By Heather Nguyen

Basic Information

  • Symbol- Cd
  • Atomic Number 48
  • Atomic Mass-112.41
  • Atomic Radius- 161 pm
  • Transition Metal
  • Protons: 48
  • Neutrons: 64
  • Electrons:48

Cadmium Introduction

Cadmium - Periodic Table of Videos


Friedrich Stromeyer was a government official who was responsible for inspecting pharmacies. He saw that many pharmacies were stocking zinc carbonate instead of zinc oxide. The supply of zinc oxide was low and it was hard to make. In order to make zinc oxide, zinc carbonate had to be heated. A supplier of zinc oxide explained that the zinc carbonate turned yellow when it was heated. Pharmacies would no buy yellow zinc oxide so instead they replaced it with white zinc carbonate instead. Stromeyer analyzed the strange yellow zinc carbonate and discovered that the yellow pigments in the heated zinc carbonate was from cadmium. Cadmium caused the zinc carbonate to turn yellow when it was heated. The name of cadmium is the ancient name of zinc oxide, cadmia.

Physical Properties

Cadmium is slivery bluish-gray with a metallic look. The density of Cadmium is 8.65 grams per cubic centimeter. The melting point is 321.07°C(609.93°F) and its boiling point is 767°C (1413°F). At room temperature, Cadmium remains a solid. It's easily malleable and it has a high conductivity since it's a metal. It can easily be scratched with a fingernail.

Chemical Properties

Cadmium has a high reactivity with acids. It reacts slowly with oxygen in moist air at room temperatures. Cadmium does not react with water. It's very highly flammable in powder form or dust form. It is highly flammable and explosive and may ignite spontaneously in air or when exposed to heat.


At first, the most important use of cadmium was in the electroplating of steel. Cadmium is used in rechargeable batteries and is used in alloys for bearing. It is uses in low melting alloys. Sometime cadmium is a component of many kinds of solder. Compounds containing cadmium are used in black and white television phosphors. Also, it used in blue and green phosphors for color television picture tubes. Cadmium sulfide is known to be a yellow pigment, while cadmium selenide is known as a red pigment. It's often called cadmium red. Cadmium has physical characteristics that are ideal for solar cell production.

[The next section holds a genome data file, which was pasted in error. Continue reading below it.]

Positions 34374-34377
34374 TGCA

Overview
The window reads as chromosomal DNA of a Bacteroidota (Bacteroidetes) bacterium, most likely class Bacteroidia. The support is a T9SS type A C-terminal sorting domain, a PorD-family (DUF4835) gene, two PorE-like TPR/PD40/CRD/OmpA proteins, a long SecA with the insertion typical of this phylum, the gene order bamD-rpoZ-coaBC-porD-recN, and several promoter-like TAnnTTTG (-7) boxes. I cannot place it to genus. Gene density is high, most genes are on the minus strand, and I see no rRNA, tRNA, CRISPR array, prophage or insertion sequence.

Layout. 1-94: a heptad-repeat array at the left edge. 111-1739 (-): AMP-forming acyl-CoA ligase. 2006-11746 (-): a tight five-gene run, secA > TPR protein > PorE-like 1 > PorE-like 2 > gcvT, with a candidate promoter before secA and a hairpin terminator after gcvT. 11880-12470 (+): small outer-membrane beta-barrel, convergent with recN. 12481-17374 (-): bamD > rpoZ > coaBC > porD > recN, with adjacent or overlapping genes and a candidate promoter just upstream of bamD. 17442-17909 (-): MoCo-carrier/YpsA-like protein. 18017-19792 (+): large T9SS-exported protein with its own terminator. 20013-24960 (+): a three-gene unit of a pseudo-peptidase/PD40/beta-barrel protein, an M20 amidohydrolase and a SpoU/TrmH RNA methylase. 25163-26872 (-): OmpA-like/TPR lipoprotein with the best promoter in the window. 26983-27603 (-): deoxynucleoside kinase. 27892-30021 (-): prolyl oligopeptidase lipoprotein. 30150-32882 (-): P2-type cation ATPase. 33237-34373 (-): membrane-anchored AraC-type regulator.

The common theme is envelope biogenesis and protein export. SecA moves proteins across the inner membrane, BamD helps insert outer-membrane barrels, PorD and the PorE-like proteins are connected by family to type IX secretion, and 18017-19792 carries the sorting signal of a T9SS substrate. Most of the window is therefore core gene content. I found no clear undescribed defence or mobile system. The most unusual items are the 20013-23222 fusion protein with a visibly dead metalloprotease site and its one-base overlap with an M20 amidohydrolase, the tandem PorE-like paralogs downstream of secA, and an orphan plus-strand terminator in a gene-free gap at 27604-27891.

Cadmium has eight naturally occurring isotopes. They are cadmium-106, cadmium-108, cadmium-110, cadmium-111, cadmium-112, cadmium-113, cadmium-114, and cadmium-116. About 20 radioactive isotopes of cadmium are known. A radioactive isotope is one that breaks apart and gives off some form of radiation. One isotope of cadmium, cadmium-109, is used to analyze metal alloys. It provides a way of keeping track of the alloys in stock and sorting different forms of scrap metal. All these isotopes can be classified as metals or oxides. All can be sulfate except for cadmium-112.


The most popular types of cadmium compounds are used as coloring agents. Some examples are cadmium sulfide and cadmium selenide. These compounds are used to color paints and plastics. There is concern about possible environmental effects of using cadmium for this purpose. Other types of cadmium compounds include cadmium mercury sulfide, cadmium oxide, cadmium nitrate, and cadmium sulfate. Most of these compounds are acids such as cadmium acetate, cadmium carbonate, and cadmium nitrate.

Health Effects

Humans are effected mostly from cadmium by cigarette smoking, shellfish, liver, kidney meats, coal burning, and contaminated water. The most dangerous way of risking your health with cadmium is people who work directly with the metal. Places including manufacturing plants were batteries are made us cadmium as a fine powder where it can be easily inhaled. Cadmium is very dangerous when it get into the ground and groundwater from buried landfills. The cadmium contaminates the food and water in the community. Even without high contact with cadmium, low levels can cause nausea, vomiting, and diarrhea. Cadmium dust is dangerous because when inhaled, it causes dryness of the throat, choking, headache, pneumonia like symptoms, and death. Manufacturing workers with extensive cadmium exposure are at risk for heart and kidney disease, high blood pressure, and cancer.

Information Citations

Element Card: Gray, Theodore W. (2008). The Photographic Card Deck of the Elements.

Elements Book: Gray, Theodore W. (2009). The Elements: A visual exploration of every known atom in the universe. New York: Black Dog & Leventhal Publishers, Inc.

Agency for Toxic Substances & Disease Registry:

Safety and Health Topics:

Cadmium Compounds: